Good for mothers or for others?

The NYTimes Economix blog published a post today on how measures of well-being for women throughout the world fail to take into account mothers. Ability to access higher education, higher echelons of management, salary parity, etc, are all measures of how well women are doing in relation to men, but doesn’t say much about how able women are to care for their children. We know that women who have children take more time off of work, are more vulnerable to poverty and unemployment and likely suffer decreased salaries over time as a result of their decisions to raise children. A ever more limited focus on social safety nets like Temporary Assistance to Needy Families (TANF) makes them even more vulnerable.

Less than a week ago, the Times also published a piece lamenting the status of single people in the US. In particular, single people are not entitled to things like family leave and pay higher rates of insuranc.

So, who should we actually be worried about? Most likely the answer is that who worries us changes depending on what outcome we want to achieve. Both groups, mothers and single people, have a lot to contribute to society. Single people are more likely to be engaged in their communities, to volunteer and maintain social connections, contributing to a sense of community, perhaps, and mothers, well, they contribute their children. From an equity standpoint, it doesn’t make much sense to deny single people the benefits afforded to married people. And if we’re interested in overall climate for women, ignoring singleness in an analysis of economic well-being is (perhaps not quite) as deleterious as ignoring the plight of mothers. But perhaps that’s impetus for more clarity in our work and precision in our assessments. Measures of subjective analysis should identify the population that benefits, and if we’re going to include things like maternity leave, we should shoot for gender and marital status equality in those measures. Can father’s take time off after the addition of a child to the family (by birth or by adoption); can single people take time off to care for ailing siblings? I’m not necessarily advocating for equality within these sorts of things, just that if we’re going to ask the question of one group, we should ask it for all groups.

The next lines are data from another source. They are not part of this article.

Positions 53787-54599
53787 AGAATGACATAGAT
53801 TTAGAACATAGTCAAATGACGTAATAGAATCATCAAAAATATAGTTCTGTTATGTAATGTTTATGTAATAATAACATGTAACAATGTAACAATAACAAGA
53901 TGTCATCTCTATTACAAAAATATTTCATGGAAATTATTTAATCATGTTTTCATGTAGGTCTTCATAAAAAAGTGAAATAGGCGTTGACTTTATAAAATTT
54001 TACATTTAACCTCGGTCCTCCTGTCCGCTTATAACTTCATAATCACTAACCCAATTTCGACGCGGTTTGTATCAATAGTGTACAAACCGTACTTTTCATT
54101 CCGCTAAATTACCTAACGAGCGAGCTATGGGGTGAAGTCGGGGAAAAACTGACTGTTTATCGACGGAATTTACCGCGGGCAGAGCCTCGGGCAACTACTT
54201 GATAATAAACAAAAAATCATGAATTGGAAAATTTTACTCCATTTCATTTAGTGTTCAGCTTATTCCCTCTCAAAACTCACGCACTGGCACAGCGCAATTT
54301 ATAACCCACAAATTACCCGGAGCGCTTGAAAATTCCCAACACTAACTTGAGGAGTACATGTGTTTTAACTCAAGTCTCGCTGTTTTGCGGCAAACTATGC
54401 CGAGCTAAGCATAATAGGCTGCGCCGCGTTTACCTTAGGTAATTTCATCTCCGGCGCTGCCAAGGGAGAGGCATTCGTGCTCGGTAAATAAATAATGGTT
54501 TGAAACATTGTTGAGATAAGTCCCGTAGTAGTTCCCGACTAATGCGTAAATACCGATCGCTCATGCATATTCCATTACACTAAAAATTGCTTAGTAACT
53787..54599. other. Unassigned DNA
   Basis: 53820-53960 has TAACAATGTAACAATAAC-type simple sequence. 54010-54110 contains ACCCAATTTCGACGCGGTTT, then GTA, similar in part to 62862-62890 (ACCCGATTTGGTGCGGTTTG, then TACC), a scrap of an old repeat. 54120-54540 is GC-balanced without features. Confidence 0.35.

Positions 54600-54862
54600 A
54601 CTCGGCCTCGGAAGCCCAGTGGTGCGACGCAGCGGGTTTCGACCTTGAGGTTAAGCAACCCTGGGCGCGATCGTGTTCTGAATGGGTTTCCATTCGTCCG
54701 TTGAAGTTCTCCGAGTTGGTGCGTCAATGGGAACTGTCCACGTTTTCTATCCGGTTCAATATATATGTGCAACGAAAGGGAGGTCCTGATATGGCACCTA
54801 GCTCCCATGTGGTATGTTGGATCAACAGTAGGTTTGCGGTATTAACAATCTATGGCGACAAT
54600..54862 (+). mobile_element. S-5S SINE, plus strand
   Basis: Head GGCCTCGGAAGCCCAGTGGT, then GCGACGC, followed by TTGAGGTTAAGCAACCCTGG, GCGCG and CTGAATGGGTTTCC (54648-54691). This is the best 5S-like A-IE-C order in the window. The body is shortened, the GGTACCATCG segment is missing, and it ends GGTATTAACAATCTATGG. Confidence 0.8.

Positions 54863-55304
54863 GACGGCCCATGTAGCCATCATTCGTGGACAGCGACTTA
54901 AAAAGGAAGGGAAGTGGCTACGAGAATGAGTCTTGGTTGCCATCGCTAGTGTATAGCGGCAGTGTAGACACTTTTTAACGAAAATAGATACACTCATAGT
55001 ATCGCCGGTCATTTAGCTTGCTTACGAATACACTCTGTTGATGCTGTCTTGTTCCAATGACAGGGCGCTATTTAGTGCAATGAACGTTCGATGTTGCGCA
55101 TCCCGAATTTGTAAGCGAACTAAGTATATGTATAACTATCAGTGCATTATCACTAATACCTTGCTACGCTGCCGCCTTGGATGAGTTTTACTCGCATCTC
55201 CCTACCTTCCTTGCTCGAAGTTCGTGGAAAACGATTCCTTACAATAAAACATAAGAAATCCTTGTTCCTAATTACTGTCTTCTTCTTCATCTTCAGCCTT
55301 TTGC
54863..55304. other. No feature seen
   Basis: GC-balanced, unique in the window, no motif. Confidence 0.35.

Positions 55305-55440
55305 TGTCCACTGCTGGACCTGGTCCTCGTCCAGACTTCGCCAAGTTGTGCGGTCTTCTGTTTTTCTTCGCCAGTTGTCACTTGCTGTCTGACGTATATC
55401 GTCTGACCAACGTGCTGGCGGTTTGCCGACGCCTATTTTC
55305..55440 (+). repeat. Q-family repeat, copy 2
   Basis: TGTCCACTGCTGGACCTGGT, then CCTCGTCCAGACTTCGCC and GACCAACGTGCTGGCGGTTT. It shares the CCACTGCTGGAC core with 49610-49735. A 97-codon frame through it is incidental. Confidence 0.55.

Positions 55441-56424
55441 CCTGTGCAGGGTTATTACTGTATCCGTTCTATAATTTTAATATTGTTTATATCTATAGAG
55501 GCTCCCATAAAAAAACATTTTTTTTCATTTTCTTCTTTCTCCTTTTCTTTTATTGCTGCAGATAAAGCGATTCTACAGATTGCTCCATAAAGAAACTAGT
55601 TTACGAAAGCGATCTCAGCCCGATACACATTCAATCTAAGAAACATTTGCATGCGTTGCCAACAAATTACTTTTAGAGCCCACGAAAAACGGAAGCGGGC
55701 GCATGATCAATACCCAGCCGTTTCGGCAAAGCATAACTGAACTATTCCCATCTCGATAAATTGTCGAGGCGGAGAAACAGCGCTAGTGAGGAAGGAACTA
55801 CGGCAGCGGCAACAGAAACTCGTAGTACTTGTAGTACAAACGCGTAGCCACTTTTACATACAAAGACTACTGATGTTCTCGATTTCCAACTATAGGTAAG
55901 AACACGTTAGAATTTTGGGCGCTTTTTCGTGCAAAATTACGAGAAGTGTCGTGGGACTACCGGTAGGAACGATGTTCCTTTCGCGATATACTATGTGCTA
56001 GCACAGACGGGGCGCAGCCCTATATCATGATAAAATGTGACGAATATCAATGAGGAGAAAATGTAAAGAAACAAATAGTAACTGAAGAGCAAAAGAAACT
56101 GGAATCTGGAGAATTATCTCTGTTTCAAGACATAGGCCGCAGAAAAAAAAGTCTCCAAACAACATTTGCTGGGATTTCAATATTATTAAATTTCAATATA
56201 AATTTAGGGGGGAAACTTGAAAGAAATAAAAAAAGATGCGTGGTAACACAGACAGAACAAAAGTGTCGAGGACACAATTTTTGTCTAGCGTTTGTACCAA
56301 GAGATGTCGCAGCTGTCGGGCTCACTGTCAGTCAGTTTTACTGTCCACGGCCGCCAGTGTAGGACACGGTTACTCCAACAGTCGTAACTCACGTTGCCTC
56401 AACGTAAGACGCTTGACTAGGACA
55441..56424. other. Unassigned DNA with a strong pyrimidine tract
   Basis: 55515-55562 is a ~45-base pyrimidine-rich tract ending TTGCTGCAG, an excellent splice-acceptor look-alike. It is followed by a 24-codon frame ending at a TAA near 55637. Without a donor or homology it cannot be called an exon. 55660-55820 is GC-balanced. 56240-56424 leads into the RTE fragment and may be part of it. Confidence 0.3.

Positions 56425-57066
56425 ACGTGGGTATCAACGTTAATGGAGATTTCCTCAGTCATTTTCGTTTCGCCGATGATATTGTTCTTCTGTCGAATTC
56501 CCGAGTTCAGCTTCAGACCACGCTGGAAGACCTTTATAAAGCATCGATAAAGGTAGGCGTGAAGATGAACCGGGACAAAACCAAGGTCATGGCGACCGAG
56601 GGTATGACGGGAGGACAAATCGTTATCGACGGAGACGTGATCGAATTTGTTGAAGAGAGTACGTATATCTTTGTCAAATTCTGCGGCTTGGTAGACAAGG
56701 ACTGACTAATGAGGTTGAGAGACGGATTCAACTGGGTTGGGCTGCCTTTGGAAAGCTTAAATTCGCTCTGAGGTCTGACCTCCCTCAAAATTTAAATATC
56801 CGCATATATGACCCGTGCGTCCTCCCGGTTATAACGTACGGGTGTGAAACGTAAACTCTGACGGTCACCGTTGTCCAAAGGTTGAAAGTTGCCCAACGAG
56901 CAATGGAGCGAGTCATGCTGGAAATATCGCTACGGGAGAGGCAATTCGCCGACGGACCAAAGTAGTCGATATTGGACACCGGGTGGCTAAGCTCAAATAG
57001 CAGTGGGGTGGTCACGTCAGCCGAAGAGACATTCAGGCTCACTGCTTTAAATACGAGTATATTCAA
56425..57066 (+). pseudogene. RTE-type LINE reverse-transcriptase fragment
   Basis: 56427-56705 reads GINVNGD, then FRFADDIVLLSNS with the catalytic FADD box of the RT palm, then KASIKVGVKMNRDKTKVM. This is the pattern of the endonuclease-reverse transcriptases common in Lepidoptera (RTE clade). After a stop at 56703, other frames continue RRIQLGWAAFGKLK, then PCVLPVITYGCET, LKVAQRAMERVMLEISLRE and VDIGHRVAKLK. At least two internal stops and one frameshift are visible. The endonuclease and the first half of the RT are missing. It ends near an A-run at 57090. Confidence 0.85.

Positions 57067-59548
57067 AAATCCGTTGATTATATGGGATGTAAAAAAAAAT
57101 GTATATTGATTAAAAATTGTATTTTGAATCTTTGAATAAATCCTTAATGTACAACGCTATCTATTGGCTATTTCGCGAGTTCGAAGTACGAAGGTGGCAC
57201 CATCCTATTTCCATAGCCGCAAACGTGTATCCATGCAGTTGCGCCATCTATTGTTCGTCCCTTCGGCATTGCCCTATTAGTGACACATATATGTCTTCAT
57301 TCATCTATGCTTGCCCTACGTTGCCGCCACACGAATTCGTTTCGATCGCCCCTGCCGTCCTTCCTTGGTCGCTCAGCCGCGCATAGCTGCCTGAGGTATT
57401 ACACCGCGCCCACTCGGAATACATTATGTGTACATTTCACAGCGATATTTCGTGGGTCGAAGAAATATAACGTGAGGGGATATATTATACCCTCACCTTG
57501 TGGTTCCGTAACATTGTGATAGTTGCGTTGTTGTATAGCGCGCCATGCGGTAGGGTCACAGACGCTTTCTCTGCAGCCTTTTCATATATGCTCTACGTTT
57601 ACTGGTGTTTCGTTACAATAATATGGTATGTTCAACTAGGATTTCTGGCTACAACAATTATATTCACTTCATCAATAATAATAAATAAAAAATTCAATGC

Author: ekfletch

I am an independent researcher on issues of gender, labor, violence, education, and children.

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